The welfare state is way too big when I pay for your baby's birth

We hear about the explosion of food stamps or the numbers of people on government assistance.

Before I get a bunch of insulting email that I don't care about poor people, let me tell you a couple of things:

Our family landed in the US without a penny.  Yes, I mean zero - like, nothing.

Upon landing in the US, our family was assisted by a church, individuals and lots of smiling faces who opened doors unconditionally.  We never expected the US government to give us anything.  Americans gave us freedom and that's what my parents were looking for.  

My parents were not in a "maternity mode" but they would have never expected to have the US government pay for their babies. In fact, I remember my uncle showing my dad a private health insurance policy and telling him to get one.  It was one of the "USA-101" moments that so many of us went through.

Forward to today.  This is where we are:

"According to researchers from the George Washington University (GWU) School of Public Health, in 2010, almost half of all births in the United States were paid for by Medicaid, and that rate is only going to go up. Medicaid was responsible for 48% of the 3.8 million births in 2010, an increase of 90,000 births from 2008, which was an 8% increase during that period."

At what point is the welfare state a bit too big for our own good as a nation?  Where is the line between helping people and creating dependency?

I'm all for helping people who've been laid off or uprooted by economic dislocations.  There are also charities and churches who are willing to help people in need. 

My question is this:  Why are we paying for all of these births?  Aren't the parents working?  Can't they afford to pay for their own health insurance? 

Where is the father?   Why aren't we asking him to pay for maternity expenses?  Why isn't he expected to pay for these expenses?  Yes I mean expected! 

Sorry but this is too much government.  This is not "a safety net" anymore.  This is a pathway to dependency. 

You can hear CANTO TALK here.


We hear about the explosion of food stamps or the numbers of people on government assistance.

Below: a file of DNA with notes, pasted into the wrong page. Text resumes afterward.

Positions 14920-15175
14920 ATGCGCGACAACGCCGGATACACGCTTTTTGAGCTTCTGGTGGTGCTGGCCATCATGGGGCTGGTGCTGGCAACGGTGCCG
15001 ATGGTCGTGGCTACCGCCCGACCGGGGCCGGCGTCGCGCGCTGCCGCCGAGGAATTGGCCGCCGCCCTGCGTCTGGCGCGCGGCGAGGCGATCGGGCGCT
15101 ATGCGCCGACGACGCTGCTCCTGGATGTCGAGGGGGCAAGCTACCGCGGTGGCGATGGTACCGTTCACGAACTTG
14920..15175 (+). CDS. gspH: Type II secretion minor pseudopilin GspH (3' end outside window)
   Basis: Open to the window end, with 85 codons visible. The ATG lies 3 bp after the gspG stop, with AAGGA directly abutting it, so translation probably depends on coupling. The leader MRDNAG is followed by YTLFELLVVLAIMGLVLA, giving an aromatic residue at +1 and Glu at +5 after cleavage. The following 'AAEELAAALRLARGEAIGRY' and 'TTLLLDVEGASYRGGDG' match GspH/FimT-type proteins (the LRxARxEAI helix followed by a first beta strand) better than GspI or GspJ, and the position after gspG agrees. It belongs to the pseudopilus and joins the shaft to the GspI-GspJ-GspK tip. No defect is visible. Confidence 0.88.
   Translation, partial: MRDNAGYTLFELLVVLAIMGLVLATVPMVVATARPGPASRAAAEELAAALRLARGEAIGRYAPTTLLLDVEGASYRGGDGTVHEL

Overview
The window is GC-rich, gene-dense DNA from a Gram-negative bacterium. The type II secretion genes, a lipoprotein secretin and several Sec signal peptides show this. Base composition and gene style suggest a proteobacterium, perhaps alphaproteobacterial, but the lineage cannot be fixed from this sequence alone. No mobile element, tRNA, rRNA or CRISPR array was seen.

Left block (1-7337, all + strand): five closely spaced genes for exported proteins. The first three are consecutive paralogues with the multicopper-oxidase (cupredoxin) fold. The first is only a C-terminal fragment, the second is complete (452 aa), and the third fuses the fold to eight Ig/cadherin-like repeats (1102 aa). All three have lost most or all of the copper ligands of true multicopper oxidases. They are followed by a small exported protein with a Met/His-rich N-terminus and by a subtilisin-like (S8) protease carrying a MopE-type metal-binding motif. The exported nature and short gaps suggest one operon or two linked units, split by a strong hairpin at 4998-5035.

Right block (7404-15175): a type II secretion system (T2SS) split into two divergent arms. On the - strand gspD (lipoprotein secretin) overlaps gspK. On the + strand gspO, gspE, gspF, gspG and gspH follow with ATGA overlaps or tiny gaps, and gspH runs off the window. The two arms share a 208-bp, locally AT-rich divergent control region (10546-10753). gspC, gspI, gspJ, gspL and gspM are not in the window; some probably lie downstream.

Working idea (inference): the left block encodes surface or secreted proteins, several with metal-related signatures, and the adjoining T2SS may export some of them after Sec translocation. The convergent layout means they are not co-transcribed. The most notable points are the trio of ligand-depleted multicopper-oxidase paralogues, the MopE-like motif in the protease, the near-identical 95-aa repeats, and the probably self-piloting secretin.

Before I get a bunch of insulting email that I don't care about poor people, let me tell you a couple of things:

Our family landed in the US without a penny.  Yes, I mean zero - like, nothing.

Upon landing in the US, our family was assisted by a church, individuals and lots of smiling faces who opened doors unconditionally.  We never expected the US government to give us anything.  Americans gave us freedom and that's what my parents were looking for.  

My parents were not in a "maternity mode" but they would have never expected to have the US government pay for their babies. In fact, I remember my uncle showing my dad a private health insurance policy and telling him to get one.  It was one of the "USA-101" moments that so many of us went through.

Forward to today.  This is where we are:

"According to researchers from the George Washington University (GWU) School of Public Health, in 2010, almost half of all births in the United States were paid for by Medicaid, and that rate is only going to go up. Medicaid was responsible for 48% of the 3.8 million births in 2010, an increase of 90,000 births from 2008, which was an 8% increase during that period."

At what point is the welfare state a bit too big for our own good as a nation?  Where is the line between helping people and creating dependency?

I'm all for helping people who've been laid off or uprooted by economic dislocations.  There are also charities and churches who are willing to help people in need. 

My question is this:  Why are we paying for all of these births?  Aren't the parents working?  Can't they afford to pay for their own health insurance? 

Where is the father?   Why aren't we asking him to pay for maternity expenses?  Why isn't he expected to pay for these expenses?  Yes I mean expected! 

Sorry but this is too much government.  This is not "a safety net" anymore.  This is a pathway to dependency. 

You can hear CANTO TALK here.


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